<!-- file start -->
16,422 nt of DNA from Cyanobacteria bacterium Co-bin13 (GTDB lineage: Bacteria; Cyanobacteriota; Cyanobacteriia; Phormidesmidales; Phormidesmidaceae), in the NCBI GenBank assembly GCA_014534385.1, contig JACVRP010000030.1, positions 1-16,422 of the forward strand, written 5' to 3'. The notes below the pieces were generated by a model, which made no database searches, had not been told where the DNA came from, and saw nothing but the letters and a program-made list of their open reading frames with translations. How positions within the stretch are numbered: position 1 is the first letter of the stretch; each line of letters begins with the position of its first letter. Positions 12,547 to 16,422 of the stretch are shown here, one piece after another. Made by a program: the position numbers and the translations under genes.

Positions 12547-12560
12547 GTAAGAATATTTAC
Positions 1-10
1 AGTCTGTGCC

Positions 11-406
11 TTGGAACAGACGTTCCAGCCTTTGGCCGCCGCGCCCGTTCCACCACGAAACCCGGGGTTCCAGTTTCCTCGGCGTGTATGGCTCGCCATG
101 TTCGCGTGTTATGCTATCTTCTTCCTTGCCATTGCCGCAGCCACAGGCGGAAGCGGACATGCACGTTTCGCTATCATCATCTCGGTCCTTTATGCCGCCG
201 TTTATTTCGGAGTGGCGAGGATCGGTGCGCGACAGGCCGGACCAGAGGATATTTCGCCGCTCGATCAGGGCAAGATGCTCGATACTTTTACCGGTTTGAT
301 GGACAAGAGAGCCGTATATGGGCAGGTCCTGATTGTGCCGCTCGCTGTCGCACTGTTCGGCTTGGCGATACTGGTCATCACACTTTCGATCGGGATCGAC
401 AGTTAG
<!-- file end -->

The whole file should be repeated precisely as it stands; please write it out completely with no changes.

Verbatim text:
16,422 nt of DNA from Cyanobacteria bacterium Co-bin13 (GTDB lineage: Bacteria; Cyanobacteriota; Cyanobacteriia; Phormidesmidales; Phormidesmidaceae), in the NCBI GenBank assembly GCA_014534385.1, contig JACVRP010000030.1, positions 1-16,422 of the forward strand, written 5' to 3'. The notes below the pieces were generated by a model, which made no database searches, had not been told where the DNA came from, and saw nothing but the letters and a program-made list of their open reading frames with translations. How positions within the stretch are numbered: position 1 is the first letter of the stretch; each line of letters begins with the position of its first letter. Positions 12,547 to 16,422 of the stretch are shown here, one piece after another. Made by a program: the position numbers and the translations under genes.

Positions 12547-12560
12547 GTAAGAATATTTAC
Positions 1-10
1 AGTCTGTGCC

Positions 11-406
11 TTGGAACAGACGTTCCAGCCTTTGGCCGCCGCGCCCGTTCCACCACGAAACCCGGGGTTCCAGTTTCCTCGGCGTGTATGGCTCGCCATG
101 TTCGCGTGTTATGCTATCTTCTTCCTTGCCATTGCCGCAGCCACAGGCGGAAGCGGACATGCACGTTTCGCTATCATCATCTCGGTCCTTTATGCCGCCG
201 TTTATTTCGGAGTGGCGAGGATCGGTGCGCGACAGGCCGGACCAGAGGATATTTCGCCGCTCGATCAGGGCAAGATGCTCGATACTTTTACCGGTTTGAT
301 GGACAAGAGAGCCGTATATGGGCAGGTCCTGATTGTGCCGCTCGCTGTCGCACTGTTCGGCTTGGCGATACTGGTCATCACACTTTCGATCGGGATCGAC
401 AGTTAG